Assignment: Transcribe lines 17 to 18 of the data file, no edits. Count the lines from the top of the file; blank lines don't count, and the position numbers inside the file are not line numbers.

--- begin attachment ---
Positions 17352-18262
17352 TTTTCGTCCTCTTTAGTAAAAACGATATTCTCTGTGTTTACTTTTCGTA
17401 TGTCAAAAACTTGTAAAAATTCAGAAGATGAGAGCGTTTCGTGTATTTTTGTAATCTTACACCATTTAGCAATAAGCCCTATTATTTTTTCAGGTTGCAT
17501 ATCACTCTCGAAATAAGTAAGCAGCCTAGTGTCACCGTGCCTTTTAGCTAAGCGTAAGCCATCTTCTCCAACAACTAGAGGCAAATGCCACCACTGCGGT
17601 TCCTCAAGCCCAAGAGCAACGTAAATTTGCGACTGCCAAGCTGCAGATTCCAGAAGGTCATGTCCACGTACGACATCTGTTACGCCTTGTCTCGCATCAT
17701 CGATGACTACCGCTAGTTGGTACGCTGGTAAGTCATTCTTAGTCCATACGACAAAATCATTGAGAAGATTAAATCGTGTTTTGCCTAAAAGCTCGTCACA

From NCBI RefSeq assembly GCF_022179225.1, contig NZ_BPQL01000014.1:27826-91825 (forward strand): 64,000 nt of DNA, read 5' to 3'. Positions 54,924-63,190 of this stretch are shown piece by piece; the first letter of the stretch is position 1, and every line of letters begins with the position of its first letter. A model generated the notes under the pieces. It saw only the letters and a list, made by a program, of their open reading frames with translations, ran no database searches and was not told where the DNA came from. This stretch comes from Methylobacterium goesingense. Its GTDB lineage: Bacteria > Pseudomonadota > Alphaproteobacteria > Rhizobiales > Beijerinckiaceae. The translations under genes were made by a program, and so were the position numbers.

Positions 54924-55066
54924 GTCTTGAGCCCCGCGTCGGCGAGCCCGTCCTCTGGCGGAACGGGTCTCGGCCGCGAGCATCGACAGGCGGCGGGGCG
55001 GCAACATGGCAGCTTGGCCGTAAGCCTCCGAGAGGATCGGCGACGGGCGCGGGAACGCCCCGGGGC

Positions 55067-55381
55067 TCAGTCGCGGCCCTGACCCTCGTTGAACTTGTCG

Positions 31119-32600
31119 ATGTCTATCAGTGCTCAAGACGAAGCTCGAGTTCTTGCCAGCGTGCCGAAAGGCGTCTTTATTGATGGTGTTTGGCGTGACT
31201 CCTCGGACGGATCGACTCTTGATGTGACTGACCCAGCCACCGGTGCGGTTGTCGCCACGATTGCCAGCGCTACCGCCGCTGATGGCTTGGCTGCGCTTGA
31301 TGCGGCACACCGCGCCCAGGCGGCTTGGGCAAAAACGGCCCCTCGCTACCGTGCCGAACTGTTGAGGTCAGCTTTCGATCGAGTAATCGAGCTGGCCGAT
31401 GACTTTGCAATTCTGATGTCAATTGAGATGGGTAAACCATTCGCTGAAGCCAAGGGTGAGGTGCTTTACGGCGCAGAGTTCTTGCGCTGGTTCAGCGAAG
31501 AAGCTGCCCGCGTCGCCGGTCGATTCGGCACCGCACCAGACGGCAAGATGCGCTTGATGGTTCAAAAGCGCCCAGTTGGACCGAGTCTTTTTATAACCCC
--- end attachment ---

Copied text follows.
31401 GACTTTGCAATTCTGATGTCAATTGAGATGGGTAAACCATTCGCTGAAGCCAAGGGTGAGGTGCTTTACGGCGCAGAGTTCTTGCGCTGGTTCAGCGAAG
31501 AAGCTGCCCGCGTCGCCGGTCGATTCGGCACCGCACCAGACGGCAAGATGCGCTTGATGGTTCAAAAGCGCCCAGTTGGACCGAGTCTTTTTATAACCCC